With over 30 million users a month in 425 cities in 72 countries, some would say that Uber is fast changing the face of global road transport. The start-up, which was founded by Travis Kalanick in 2010, has severely disrupted the taxi industry in many cities around the world (The Economist).
And now it seems, Kalanick, whose company is now worth a staggering $70 billion, has his eyes firmly fixed on unsettling the logistics sector by establishing a new business line, Uber Freight. In August 2016, Uber issued a statement of intent by purchasing Otto, an autonomous truck company for over $600 million. Recently, in an interview given to The Economist, Uber estimated that it could draw “20 percent of (its) future profits from trucking.”
So how exactly does Uber plan to turn the global freight business on its head? What are its aspirations? Details are sketchy and opaque at present. On contacting Uber’s media relations team, a spokesperson would only confirmed that it “didn’t have anything more to share on this [subject] at the moment,” but promised to reach out in the future when it did.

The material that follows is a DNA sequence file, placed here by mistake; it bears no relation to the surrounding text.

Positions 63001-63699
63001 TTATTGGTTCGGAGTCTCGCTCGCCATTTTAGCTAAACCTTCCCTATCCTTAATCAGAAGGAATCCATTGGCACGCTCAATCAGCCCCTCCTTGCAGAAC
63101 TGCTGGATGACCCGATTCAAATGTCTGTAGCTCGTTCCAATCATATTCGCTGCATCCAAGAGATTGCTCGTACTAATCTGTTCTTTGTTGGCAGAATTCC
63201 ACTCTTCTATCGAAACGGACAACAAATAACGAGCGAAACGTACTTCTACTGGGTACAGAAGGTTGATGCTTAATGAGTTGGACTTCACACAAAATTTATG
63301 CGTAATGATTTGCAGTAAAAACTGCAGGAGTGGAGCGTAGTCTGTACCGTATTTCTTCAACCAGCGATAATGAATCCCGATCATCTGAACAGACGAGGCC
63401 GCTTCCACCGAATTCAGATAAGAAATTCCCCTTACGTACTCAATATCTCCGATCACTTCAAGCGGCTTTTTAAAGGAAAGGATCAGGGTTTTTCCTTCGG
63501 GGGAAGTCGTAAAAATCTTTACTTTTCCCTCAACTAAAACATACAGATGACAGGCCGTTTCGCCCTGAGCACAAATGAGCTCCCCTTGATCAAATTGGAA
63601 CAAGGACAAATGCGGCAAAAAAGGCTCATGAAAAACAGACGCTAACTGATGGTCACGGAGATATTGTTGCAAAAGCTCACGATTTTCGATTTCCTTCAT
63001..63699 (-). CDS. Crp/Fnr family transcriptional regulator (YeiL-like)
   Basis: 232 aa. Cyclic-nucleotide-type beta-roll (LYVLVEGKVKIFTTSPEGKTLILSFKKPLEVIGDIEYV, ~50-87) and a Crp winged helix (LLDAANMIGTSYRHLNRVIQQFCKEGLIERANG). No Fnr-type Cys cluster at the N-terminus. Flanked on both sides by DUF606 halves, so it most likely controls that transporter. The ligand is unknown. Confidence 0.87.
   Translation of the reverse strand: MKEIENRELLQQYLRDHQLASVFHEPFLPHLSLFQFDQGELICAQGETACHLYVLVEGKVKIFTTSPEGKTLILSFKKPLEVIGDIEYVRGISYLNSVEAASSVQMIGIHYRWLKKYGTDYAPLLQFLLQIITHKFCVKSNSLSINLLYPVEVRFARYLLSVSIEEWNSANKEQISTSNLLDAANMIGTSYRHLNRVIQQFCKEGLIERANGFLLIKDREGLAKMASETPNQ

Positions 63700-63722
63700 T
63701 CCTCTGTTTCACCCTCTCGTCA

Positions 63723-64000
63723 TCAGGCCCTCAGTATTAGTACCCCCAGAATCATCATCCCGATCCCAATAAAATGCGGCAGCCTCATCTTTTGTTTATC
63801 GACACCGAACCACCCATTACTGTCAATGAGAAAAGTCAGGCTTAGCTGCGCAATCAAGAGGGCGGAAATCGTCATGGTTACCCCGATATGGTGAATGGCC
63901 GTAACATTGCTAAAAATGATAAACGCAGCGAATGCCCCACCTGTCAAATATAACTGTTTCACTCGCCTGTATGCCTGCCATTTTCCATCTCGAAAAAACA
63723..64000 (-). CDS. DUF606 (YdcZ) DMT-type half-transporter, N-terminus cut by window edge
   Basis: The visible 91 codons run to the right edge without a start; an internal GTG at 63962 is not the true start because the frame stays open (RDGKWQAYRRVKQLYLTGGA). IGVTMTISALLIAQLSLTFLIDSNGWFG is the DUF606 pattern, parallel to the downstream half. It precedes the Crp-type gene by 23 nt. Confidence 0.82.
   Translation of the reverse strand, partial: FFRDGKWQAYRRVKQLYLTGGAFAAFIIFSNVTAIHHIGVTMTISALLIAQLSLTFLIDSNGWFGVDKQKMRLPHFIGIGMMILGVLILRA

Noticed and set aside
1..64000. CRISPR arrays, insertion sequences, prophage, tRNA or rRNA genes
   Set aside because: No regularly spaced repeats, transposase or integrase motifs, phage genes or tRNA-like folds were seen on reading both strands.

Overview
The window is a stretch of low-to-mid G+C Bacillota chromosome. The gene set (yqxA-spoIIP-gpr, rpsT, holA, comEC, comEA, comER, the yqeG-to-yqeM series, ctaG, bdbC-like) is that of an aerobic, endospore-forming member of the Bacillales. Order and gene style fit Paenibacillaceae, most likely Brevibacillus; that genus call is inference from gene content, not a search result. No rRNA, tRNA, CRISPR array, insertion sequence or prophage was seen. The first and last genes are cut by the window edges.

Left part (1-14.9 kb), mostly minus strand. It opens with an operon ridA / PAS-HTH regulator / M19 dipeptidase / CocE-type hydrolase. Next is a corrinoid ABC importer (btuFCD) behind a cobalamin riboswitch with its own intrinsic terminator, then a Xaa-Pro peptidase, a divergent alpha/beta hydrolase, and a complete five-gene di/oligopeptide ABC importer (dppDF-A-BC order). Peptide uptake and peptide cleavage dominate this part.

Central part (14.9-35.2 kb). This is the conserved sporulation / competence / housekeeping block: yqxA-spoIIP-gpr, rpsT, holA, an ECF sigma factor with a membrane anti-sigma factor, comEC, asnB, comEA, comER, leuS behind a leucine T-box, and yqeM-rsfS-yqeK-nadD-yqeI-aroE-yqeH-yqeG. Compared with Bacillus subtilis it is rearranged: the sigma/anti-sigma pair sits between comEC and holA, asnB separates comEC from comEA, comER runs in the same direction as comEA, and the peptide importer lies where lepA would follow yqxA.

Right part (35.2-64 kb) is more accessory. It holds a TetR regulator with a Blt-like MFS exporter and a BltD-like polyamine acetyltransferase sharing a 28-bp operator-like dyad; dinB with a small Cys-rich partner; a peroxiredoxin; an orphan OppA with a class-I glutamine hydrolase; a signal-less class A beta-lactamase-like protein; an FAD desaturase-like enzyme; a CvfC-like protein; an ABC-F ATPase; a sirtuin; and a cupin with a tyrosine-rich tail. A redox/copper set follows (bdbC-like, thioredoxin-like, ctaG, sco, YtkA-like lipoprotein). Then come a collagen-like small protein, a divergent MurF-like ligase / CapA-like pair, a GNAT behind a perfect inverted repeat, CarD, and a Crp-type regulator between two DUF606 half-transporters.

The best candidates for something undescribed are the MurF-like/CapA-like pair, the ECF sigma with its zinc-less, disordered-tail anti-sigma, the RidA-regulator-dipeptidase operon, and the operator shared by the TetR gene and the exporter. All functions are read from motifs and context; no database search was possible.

But while Uber’s communications team chooses to remain tight-lipped, Kalanick has been fairly bullish about his company’s ambitions. Uber is definitely “getting into the trucking business,” he told German-owned online newspaper, Business Insider late last year. Since giving the interview, according to Business Insider, Otto has begun advertising vacancies in both Illinois and California, which many recognize as the heartland of the U.S. logistics brokerage.
And Eric Berdinis, a senior product manager for Uber Freight, has gone even further. In October last year, he told Business Insider that Uber’s aim was not just to create, develop and engineer self-driving truck apps that freight operators could buy and use, but to “build a marketplace that would allow self-driving trucks to flourish.”
So, what will this new marketplace look like? More important, what are the unique selling points – the differentiators – that Uber believes sets it apart from traditional freight models?
At the heart of its offering, says Business Insider, is a leading-edge freight app, not too dissimilar from its ride-sharing platform, which Uber hopes will enable shippers to connect to trucks in real time, thus eliminating middlemen, such as brokers altogether.
But with brokers earning as much as 20 percent in commission, some say, in theory at least, that the new model that Uber is championing, in which the fee paid to Uber by the shippers is determined by supply and demand, could spell danger for the brokerage industry (Business Insider).